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Can the talent sharing economy plug the IT skills gap?

The war for top tech talent rages on. Last year a survey of Tech London Advocates highlighted that 43 pert cent of its members feared that a shortage of key tech talent was threatening continued growth in the city’s digital sector.

In fact, in the fast growing London tech businesses the average number of such vacancies is seven, according to a survey of Tech London Advocates group members. So despite Mayor Bloomberg discerning a “technological zeitgeist sweeping across London,” for UK tech businesses a significant challenge remains.

But the good news is that progress is being made. The government’s expansion of the Tier One visa to include tech workers of “exceptional talent” will be a great boon for London in the medium term.

And, in the long term, one must welcome their promotion of STEM subjects in schools countrywide. But, in the short term, what can an emerging tech company do?

There is a solution. The sharing economy has become an entrenched part of modern culture. Far from being disregarded as hopeful start-ups, the likes of Uber and Airbnb stand shoulder-to-shoulder with giants like Facebook.

While businesses like these help people get more out of spare physical resources like spare bedrooms or idle cars, the most exciting sharing opportunity helps people get the most out of their human capital. This is the talent sharing economy.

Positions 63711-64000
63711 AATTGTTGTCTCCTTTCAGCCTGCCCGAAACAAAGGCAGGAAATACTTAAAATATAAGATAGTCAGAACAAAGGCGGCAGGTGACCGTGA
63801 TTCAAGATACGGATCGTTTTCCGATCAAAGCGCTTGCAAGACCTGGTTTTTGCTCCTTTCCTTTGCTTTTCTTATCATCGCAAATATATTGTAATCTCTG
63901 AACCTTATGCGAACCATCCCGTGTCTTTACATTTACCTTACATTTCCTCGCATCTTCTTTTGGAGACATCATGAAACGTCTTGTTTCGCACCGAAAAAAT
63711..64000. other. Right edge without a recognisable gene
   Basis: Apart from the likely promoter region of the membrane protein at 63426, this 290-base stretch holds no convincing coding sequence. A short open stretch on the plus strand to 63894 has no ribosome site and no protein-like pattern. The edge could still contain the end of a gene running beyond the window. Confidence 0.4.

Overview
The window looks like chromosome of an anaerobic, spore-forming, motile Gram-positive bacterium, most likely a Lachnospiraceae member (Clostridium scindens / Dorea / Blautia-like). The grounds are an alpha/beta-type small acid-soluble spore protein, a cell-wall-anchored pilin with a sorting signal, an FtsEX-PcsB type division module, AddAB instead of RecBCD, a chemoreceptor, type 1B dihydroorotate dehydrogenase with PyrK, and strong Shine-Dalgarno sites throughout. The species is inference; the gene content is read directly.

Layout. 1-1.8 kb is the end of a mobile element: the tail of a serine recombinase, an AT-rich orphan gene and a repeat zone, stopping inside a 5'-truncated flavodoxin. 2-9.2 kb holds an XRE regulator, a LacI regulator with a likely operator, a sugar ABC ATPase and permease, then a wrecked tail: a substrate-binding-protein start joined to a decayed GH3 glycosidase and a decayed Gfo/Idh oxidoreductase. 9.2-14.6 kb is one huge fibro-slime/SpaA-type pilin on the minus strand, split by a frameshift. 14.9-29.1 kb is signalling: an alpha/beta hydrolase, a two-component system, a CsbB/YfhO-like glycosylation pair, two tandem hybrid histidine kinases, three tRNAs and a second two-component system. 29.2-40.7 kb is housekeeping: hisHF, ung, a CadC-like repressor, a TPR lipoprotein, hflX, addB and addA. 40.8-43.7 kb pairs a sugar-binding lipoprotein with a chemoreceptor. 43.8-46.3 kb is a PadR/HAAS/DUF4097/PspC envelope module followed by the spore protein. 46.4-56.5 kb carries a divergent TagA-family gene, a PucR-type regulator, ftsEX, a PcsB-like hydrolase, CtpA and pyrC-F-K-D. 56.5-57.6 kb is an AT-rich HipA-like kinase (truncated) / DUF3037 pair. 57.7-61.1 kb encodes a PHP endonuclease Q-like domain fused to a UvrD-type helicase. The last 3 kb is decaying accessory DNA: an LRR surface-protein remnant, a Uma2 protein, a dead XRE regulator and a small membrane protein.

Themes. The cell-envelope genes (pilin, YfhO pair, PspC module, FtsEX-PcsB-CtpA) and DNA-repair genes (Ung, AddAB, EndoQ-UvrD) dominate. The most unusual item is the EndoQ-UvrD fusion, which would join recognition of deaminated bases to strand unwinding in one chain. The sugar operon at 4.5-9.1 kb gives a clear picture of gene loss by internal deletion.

Online work platforms make it easier for people who want to do work to connect with people who want work to be done. For people who need work done, the talent sharing economy makes it easier to find, vet, contract with, and pay talented people who have time to take on new tasks. For talented people with time to spare, it’s easier to find interesting opportunities, finalise terms on which to take on projects, and be assured that work done well will be compensated.

Over two million businesses now access talent on the Elance-oDesk platforms. IT jobs make up the largest category of online work, accounting for around 1.4million jobs posted globally on the platforms last year.

Currently within the IT sector, people with skills in PHP scripting language are in highest demand, closely followed by HTML and MySQL Administration. Freelancers with PHP skills earn up to £37 an hour.

Fundamentally, the talent sharing economy enables people to overcome the geographic, cultural and practical barriers that have limited the ability of talented individuals to connect with the people who want to work with talented people.

Any work that can be done on a computer can be done by a freelancer. Small business, start-ups and others who need only bits of time can more easily get the precise time and talent they need when they need it.

The talent sharing economy is very much a reality. Tech companies looking to recruit the best talent with the most up-to-date skills should embrace this and those that don’t run the risk of being left behind their competitors.

Hayley Conick is the country manager in the UK for Elance-oDesk.